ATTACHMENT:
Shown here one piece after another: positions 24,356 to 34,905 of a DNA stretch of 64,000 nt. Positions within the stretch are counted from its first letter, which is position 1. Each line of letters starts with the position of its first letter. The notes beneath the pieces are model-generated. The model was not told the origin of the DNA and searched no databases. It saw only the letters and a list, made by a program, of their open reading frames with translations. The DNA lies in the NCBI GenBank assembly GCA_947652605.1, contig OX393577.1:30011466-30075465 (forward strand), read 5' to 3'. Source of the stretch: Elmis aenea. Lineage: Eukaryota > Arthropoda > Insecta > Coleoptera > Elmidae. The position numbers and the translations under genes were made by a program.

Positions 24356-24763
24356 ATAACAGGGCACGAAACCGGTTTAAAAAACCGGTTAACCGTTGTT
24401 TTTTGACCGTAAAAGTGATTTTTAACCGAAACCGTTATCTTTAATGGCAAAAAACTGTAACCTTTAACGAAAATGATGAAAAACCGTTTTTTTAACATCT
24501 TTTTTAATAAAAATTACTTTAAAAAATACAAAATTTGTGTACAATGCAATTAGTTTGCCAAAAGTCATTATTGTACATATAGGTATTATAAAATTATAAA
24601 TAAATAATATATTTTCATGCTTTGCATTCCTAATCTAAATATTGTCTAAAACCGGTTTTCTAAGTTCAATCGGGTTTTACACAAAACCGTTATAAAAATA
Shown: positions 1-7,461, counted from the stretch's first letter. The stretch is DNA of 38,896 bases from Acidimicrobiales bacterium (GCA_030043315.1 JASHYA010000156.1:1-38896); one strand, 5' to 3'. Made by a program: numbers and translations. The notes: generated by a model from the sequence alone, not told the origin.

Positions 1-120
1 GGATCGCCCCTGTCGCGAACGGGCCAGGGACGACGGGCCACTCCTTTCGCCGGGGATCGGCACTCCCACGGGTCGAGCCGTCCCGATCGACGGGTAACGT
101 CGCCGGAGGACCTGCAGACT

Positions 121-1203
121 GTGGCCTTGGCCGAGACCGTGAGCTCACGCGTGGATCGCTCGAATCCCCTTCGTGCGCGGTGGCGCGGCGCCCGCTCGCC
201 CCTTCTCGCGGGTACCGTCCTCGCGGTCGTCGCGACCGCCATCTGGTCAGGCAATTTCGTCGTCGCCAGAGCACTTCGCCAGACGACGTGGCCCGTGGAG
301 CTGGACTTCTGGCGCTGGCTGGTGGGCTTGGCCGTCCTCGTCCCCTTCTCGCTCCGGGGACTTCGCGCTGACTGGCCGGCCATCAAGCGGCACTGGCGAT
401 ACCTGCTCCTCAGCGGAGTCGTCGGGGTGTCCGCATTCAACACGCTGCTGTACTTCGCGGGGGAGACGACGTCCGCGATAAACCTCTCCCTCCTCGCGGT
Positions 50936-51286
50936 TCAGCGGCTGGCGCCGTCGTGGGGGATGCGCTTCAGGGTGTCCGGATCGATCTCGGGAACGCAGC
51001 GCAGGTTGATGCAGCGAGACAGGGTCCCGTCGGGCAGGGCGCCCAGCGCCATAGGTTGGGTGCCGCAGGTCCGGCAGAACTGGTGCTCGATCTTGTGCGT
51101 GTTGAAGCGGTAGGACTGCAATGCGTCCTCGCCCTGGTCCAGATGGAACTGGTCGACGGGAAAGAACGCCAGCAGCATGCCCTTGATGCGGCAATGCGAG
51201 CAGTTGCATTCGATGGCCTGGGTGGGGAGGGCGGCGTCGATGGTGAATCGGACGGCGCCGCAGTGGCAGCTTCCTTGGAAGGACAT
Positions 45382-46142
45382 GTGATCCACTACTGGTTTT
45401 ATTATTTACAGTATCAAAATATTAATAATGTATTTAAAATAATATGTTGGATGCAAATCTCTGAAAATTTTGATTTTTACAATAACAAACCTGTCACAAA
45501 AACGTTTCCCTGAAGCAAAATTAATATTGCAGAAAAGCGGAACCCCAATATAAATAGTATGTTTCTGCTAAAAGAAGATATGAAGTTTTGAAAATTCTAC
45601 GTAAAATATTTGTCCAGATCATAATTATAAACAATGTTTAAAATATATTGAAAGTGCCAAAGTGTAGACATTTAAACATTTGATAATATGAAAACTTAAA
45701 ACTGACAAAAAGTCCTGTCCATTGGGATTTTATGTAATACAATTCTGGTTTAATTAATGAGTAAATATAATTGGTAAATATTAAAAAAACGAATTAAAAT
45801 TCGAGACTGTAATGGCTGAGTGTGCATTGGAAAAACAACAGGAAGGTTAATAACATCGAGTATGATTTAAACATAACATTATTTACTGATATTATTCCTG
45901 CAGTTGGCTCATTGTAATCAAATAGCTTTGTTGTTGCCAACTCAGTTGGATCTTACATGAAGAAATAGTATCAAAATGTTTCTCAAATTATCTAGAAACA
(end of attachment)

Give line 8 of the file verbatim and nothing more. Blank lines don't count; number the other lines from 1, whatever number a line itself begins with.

Positions 1-120